DNA Lab Freezer System Has The Right Code
That project is a collaborative international research program that is constructing genetic and physical maps of the human genome to determine the patterns that make up human DNA.
“Our library of code samples is growing by leaps and bounds every month,” said Whitehead’s Director of Physical Plant John Shearns. “We need to be able to store and retrieve samples with increased efficiency to keep up the pace.”
So, Whitehead decided to install a robotic retrieval and storage system inside a custom-made freezer manufactured by American Insulated Panel Co. The freezer is located on the laboratory floor.
COMPLEX SPECSThe refrigeration specifications for the new freezer were complex. There was lack of space on the floor to locate a large freezer box and the mechanical equipment together. As it is, the box is wedged between two pillars and a low ceiling.
“With the robot and shelves of samples inside the box, there was no room to install a fancoil,” said Bob Stone, service manager for Winchester Mechanical Service Co., which does much of the HVACR work for Whitehead. “We only had a half inch of free space outside the box to work with in installing this equipment.”
Mark Potenza of ABCO Refrigeration suggested using a Bohn air handler because of “the variety of air distribution options it offers.”
Over the next five months, an air-handling and duct system was custom built to provide cooling to the 8- by 23- by 12-foot freezer.
“What clinched it for us was the small size of the air handlers and the flexibility of air discharge offered,” said Stone. Many air handlers discharge from only one side of the machine, but Bohn offered air handlers that discharge on whichever side is required.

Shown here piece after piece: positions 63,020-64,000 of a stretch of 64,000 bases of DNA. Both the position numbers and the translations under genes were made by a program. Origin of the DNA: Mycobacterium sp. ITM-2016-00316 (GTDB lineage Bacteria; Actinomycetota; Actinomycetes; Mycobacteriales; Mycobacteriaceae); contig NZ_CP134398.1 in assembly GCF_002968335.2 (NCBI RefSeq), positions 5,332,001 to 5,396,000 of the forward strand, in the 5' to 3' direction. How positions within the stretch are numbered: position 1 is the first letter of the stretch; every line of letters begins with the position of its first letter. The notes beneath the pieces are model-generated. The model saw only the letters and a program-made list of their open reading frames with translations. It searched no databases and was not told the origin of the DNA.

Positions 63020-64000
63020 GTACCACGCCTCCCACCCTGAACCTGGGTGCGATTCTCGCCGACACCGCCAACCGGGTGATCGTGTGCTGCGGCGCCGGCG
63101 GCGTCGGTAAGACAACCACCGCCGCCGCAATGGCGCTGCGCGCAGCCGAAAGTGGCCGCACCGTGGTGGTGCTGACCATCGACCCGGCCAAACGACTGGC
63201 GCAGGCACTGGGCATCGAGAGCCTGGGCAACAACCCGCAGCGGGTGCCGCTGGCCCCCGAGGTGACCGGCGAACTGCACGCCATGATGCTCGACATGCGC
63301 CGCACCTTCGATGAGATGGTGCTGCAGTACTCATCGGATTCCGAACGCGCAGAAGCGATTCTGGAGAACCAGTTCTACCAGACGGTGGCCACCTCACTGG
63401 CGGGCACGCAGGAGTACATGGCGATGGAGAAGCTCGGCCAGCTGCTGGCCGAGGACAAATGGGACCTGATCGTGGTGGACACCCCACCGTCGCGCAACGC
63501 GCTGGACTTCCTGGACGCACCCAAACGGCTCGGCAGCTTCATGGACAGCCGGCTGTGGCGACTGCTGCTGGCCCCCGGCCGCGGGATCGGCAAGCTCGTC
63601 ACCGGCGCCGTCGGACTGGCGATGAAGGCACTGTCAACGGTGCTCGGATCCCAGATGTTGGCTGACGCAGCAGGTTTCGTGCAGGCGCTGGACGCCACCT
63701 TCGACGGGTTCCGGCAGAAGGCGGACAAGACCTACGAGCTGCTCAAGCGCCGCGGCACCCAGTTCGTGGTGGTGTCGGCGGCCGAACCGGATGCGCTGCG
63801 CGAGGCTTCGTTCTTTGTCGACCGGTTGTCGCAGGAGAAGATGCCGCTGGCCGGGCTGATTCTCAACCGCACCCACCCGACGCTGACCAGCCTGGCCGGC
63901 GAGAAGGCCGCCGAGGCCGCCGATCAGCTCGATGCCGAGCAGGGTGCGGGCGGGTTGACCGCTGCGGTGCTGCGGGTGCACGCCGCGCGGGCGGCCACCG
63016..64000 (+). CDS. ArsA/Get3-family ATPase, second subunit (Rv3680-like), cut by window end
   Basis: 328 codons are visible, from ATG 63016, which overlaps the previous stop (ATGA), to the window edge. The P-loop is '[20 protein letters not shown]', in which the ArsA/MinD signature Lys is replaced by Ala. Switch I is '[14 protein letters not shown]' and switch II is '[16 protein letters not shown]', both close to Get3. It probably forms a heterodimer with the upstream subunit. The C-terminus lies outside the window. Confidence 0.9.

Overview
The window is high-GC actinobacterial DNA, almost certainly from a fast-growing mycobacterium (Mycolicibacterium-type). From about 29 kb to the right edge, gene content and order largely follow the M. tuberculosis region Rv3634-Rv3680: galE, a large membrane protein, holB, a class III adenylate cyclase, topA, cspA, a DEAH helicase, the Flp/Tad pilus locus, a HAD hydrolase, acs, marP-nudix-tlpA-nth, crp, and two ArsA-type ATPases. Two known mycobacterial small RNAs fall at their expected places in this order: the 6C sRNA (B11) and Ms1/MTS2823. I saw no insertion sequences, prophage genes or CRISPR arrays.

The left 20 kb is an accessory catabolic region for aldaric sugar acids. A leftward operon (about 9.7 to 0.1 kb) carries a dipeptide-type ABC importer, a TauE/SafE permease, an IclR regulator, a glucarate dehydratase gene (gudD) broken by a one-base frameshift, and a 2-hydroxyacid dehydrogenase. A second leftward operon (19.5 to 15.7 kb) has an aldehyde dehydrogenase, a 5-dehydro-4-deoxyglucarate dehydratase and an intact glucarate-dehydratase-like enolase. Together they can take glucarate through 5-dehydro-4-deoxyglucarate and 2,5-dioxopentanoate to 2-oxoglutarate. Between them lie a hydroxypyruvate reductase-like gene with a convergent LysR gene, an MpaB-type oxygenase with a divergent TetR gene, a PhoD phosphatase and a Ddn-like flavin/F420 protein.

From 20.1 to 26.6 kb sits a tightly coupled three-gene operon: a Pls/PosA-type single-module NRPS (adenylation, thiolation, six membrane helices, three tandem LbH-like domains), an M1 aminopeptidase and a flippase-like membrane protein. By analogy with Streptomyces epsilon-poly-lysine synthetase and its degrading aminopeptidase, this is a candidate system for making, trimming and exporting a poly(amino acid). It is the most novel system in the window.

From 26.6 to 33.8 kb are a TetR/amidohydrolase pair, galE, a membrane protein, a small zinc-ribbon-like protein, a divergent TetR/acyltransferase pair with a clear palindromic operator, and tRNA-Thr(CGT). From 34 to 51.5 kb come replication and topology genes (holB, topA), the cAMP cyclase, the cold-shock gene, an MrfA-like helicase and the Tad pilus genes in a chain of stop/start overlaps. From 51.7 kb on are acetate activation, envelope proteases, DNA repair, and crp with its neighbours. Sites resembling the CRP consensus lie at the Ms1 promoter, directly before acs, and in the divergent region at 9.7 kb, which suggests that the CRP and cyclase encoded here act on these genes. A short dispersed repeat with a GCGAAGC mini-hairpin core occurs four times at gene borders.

“Air handlers in freezer applications are novel,” said Stone. “But we got extra input from Bohn.”
The installers also liked the hinged access panel and motor-mounting options. These options allow a service tech to flip a latch in order to open a hinged panel and work on a motor where it can most easily be accessed.
The system must maintain a temperature of –5 degrees F even as a 35- by 7-inch window automatically opens up to 900 times daily for a period of 30 seconds each time, so the robot can pass 20,000 DNA samples in or out. On top of that, the robot itself creates a heat load on the equipment. Both factors caused the decision to actually install two mechanical systems.
“One system was enough” for conventional refrigeration, said Stone; “but with the robot heating up the freezer, we decided to go with two systems to ensure reliability.”
For more information, contact Bohn, a Heatcraft Refrigeration brand, Stone Mountain, GA, at 770-465-5600 or www.heatcraftrpd.com (website).
Publication date: 12/02/2002